‘Disruptor in chief’ Norfolk MP attacks own cabinet colleagues

Liz Truss, who attacked cabinet colleagues during a speech at the LSE Picture: Ian Burt

Liz Truss, who attacked cabinet colleagues during a speech at the LSE Picture: Ian Burt - Credit: Ian Burt

A Norfolk MP has launched a broadside at government red tape singling out environment secretary Michael Gove.

South West Norfolk's Liz Truss, the chief secretary to the Treasury, issued a series of thinly-veiled attacks on cabinet colleagues during a speech at the London School of Economics.

Hitting out at the policy to ban plastic straws – championed by Mr Gove and prime minister Theresa May – Ms Truss said it was 'hard to shake the feeling' that rules 'get in the way of consumers' choices and lifestyles'.

She highlighted messages about healthy living and not 'drinking from disposable cups through plastic straws'.

Mr Gove has made tackling plastic waste a key plank of the Tory strategy to help clean up the environment.

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But Ms Truss – who claimed her role in government was 'disruptor in chief' – joked about the environment secretary's plans, including measures to tackle air pollution.

'Many of the rules that we have in place are important in guaranteeing public safety,' she said. 'But it's hard to shake the feeling that sometimes they just get in the way of consumers' choices and lifestyles. And government's role should not be to tell us what our tastes should be.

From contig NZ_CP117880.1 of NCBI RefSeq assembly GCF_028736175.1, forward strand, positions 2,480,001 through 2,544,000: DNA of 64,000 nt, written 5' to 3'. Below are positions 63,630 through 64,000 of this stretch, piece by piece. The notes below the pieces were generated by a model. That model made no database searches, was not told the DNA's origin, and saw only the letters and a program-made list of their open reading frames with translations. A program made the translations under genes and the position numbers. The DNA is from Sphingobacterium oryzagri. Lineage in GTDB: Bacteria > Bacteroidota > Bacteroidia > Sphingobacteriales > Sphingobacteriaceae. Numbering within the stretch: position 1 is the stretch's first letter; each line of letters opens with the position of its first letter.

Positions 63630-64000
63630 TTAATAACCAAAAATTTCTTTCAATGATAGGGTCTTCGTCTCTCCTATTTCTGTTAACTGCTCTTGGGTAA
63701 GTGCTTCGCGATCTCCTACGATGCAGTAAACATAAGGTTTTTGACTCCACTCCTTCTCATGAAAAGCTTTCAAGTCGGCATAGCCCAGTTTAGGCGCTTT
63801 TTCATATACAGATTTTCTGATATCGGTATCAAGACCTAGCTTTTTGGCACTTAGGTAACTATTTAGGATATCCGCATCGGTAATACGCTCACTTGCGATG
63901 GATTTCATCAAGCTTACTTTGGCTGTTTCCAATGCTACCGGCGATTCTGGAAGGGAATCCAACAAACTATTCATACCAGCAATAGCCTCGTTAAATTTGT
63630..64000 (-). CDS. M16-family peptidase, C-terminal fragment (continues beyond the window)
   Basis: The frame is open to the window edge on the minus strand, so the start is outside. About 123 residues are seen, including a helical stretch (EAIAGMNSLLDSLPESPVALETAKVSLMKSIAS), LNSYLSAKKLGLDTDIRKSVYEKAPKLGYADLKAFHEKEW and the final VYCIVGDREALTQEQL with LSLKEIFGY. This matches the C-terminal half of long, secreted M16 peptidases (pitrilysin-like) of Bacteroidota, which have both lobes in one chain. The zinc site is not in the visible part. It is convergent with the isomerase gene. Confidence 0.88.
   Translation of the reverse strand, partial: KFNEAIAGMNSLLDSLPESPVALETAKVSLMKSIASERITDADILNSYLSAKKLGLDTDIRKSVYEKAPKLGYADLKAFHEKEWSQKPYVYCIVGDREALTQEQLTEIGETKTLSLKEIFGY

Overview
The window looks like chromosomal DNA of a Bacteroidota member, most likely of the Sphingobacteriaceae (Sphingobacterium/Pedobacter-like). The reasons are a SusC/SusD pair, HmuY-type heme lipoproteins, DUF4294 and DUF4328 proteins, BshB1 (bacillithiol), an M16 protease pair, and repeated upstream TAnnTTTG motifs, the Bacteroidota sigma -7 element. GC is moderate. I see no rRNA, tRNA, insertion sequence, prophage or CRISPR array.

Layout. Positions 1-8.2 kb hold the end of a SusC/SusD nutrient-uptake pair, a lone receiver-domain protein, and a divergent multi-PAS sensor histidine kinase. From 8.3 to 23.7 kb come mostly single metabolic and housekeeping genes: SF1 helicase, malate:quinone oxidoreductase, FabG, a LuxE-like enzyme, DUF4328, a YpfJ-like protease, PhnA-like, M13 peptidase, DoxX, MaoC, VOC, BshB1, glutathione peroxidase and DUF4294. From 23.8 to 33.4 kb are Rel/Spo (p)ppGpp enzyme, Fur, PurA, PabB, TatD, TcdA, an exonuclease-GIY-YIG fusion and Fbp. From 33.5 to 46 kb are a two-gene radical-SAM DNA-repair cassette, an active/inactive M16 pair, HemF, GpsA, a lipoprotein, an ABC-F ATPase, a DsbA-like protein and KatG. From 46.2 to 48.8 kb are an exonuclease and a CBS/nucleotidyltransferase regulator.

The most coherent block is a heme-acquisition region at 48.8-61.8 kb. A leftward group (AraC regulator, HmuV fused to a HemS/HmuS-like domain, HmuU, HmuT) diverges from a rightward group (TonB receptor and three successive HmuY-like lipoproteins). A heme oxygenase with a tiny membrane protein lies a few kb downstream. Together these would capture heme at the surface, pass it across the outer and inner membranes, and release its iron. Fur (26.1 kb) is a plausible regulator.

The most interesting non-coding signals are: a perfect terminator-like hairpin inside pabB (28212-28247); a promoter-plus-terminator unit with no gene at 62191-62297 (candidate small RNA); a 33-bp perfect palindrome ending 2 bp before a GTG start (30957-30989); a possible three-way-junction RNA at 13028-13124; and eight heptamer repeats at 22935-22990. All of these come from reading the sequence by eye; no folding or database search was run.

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'Too often we're hearing about not drinking too much, eating too many doughnuts, drinking from disposable cups through plastic straw, or enjoying the warm glow of our wood-burning Goves... I mean stoves.

'I can see their point: there's enough hot air and smoke at the Environment Department already.'

She added: 'Unnecessary red tape restricts business and consumer freedom, so I believe we should cut it wherever we can.'

Ms Truss also called for more action to build homes, claiming 'restrictions on building are holding cities up'.

She said urban development rules in Japan were relaxed in the early 2000s 'giving people the freedom to change their property as they see fit' and 'commercial developers are free to do as they please in designated zones'.

She claimed that as a result property prices in Tokyo have been much flatter than in London.

'It's restrictions that are causing problems, so we need to liberate,' she said.

'We should densify our built environment and look at making it easier for local neighbourhoods to raise the height of their houses.'

She also said higher taxes to pay for spending increases would be a 'complete contradiction of the Brexit vote' in an apparent jibe at defence secretary Gavin Williamson and home secretary Sajid Javid who have reportedly been pushing for extra cash.

Ms Truss added: 'We have to recognise that it's not macho just to demand more money. It's much tougher to demand better value and challenge the blob of vested interests within your department.

'Some of my colleagues are not being clear about the tax implications of their proposed higher spending.'

A Tory source said: 'Liz has form for misplaced humour in her speeches. This kind of thing is not helpful – but I doubt Michael will be worried in the slightest.'

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